By Chris Ritter
The two glass spires rising into the haze above the convention center call to mind the architecture of a church.  How fitting.  Just as appropriate is the fact that there are two and they are both surrounded by gloom.

As an exhausting Day Five of the 2016 General Conference of the United Methodist Church has closed, the work of the legislative committees is now done.  Once every four years we open our Book of Discipline for amendment.  We now have the legislation approved that will begin to come forth Monday for plenary debate.

I am supposed to be happy.  My steeple seems at the moment to be  winning.  We voted in my committee to retain our current stance on homosexuality by keeping the same list of offenses for which a pastor can be brought up on charges.  We tightened loopholes that allow violations of the Discipline to be swept under the rug.  We even passed new accountability measures for bishops.

I feel no joy even though we accomplished much of what those of us under our particular steeple felt we must do in order to restore integrity. The fact that we are playing a zero sum game was obvious as I spoke with several from the other side.  They are deflated.  Their steeple could only gain by taking something from mine and that didn’t happen today.  But the game is far from over.  If they stage a coup, my steeple could still lose.

It is strange how winning feels a lot like losing.  Someone once said the greater the trust and love, the fewer the rules are needed.  We found ourselves needing many more rules today.  I would hesitate to venture a guess on the word count in the legislation we proposed.  It was significant.  We may very well come out of Portland with this new set tools to enforce our rules upon the unwilling.  But these are no joy to use.  I would rather we could beat our swords into plough shares and craft words of higher purpose.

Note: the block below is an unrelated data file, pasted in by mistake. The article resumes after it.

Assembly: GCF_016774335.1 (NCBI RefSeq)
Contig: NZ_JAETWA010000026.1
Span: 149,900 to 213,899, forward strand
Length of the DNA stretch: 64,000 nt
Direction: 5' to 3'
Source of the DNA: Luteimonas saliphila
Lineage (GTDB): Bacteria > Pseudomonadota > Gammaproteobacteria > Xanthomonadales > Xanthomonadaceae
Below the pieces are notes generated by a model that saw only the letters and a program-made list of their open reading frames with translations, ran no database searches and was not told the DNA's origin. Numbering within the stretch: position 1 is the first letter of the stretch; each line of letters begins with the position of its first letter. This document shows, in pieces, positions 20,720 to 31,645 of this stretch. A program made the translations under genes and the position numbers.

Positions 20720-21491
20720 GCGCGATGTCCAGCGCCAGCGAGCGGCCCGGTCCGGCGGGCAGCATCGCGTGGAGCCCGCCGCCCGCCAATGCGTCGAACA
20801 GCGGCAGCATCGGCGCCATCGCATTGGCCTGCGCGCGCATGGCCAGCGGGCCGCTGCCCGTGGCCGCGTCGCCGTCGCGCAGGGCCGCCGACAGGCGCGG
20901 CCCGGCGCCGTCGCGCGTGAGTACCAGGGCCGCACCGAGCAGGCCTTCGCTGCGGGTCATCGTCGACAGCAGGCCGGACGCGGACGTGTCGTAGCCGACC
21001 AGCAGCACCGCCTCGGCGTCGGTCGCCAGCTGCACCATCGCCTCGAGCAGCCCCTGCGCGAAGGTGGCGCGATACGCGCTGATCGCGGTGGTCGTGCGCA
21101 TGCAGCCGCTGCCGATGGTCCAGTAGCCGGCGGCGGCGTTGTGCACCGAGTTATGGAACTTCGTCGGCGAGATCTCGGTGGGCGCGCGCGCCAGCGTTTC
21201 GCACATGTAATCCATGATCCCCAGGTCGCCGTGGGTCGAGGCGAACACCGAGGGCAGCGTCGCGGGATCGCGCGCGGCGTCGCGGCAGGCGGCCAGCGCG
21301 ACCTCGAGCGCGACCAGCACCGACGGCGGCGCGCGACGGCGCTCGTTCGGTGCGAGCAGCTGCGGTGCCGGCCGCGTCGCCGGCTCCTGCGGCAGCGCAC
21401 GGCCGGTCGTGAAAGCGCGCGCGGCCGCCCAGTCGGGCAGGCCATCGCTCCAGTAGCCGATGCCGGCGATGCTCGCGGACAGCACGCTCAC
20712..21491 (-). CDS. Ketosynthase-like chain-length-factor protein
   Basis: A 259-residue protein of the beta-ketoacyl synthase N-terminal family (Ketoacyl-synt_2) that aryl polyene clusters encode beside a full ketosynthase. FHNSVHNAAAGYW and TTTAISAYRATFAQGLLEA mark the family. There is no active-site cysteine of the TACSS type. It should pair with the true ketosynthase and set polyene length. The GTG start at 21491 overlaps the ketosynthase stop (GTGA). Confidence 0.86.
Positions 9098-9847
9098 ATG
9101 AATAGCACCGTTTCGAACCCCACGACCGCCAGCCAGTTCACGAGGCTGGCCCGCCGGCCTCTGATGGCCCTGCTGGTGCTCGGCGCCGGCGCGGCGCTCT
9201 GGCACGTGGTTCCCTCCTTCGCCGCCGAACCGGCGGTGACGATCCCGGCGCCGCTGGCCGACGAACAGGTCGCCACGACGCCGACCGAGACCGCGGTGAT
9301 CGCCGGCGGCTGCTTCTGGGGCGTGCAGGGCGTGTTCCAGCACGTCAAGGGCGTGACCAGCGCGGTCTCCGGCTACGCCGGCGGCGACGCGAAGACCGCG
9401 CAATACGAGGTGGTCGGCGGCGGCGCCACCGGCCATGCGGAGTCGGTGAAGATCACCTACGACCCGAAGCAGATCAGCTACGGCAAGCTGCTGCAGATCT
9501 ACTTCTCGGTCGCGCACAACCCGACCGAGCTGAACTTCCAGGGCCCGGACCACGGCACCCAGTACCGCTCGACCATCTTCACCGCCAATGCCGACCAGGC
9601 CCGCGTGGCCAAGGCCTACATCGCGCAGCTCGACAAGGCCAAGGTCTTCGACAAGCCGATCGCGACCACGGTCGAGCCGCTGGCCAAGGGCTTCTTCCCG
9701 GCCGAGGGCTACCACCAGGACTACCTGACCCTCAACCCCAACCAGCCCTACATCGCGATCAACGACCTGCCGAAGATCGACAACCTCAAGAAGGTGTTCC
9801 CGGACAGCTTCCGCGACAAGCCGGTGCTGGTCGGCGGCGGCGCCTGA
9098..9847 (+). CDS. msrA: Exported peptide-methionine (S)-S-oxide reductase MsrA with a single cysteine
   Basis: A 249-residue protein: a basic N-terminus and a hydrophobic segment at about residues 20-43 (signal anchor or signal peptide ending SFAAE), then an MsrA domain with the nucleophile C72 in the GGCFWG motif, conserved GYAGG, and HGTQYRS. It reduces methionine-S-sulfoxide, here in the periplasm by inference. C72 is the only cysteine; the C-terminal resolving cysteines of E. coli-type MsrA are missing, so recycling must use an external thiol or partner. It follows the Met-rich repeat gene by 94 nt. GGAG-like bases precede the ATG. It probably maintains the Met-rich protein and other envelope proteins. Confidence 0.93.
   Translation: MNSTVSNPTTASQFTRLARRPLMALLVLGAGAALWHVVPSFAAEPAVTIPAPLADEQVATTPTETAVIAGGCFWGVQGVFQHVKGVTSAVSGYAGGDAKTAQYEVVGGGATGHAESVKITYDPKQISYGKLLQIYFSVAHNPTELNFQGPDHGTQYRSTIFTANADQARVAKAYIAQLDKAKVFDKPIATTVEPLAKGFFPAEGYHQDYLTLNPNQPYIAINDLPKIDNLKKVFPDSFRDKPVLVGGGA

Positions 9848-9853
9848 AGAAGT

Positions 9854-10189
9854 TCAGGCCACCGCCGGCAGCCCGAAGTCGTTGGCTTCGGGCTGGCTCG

I love the folks under the other steeple.  They are, very often, sweet enough to give you a toothache.  They are passionate and sincere.  When they give a good speech representing their views, as they did many times today, I wanted to applaud.  We simply have an opposing list of non-negotiables.  If  one steeple rises, it diminishes the capacity of those under the other to do the work they feel called by God to do.

Perhaps the most contentious word in our Discipline is “incompatible.”  We state that the practice of homosexuality is incompatible with Christian teaching.  This word runs much deeper than a stance on sexuality, however.  There seems today to be a renewed appreciation for the fact that we really, in spite of sizeable points of overlap and significant shared history, have two incompatible views of the life of faith. If it was a marriage we might call them irreconcilable differences.

Almost by accident, I wound up on a conference call a couple years ago sponsored by one of our renewal groups.  We 80 “pastors and theologians” decided on that call to warn the church of schism if things did not change.  I personally decided that if schism was coming, I should work as hard as I could to prevent it.  I wrote something called the “Jurisdictional Solution” that compartmentalized the institution based on ideology.  Further refinement led to improved but separate versions which I submitted to General Conference for consideration.  

All my proposals were broken down into their 26 component parts based on the paragraphs of the Discipline they each would alter.  These incoherent chunks were then farmed out to the various legislative committees and, not surprisingly, rejected.  I personally voted against the one piece that landed in my committee as it made no sense without the other necessary parts.

My goal in writing legislation was to try everything I could to hold us together for the sake of Jesus’ prayer.  I realize that the unity Jesus asked the Father for was not some strained institutional loyalty.  But I love the United Methodist Church and don’t want to see it go down without fighting for it. I stand by my work in this regard.

There remains something I call “The Love Alike Plan“, a hybrid of some other proposals. I wrote it two weeks before General Conference when I discovered a new way to achieve a structural solution without amendments to our constitution.  It was entered late into the Conferences Legislative Commmittee and was not acted upon due to time.  With twenty signatures, it could be brought forth for consideration.  

I am not going to press for this one remaining solution unless some of the elder statesmen and stateswomen under both steeples come together and decide to end this game and try to reach a comprehensive settlement.  It remains in the pipeline and available to the church.  Jesus is our Savior, not me, and I am very comfortable with that.

With that… Good night, Portland.  Tomorrow is Pentecost.  The Holy Spirit will not find us in one accord, but I hope and pray He shows up anyway.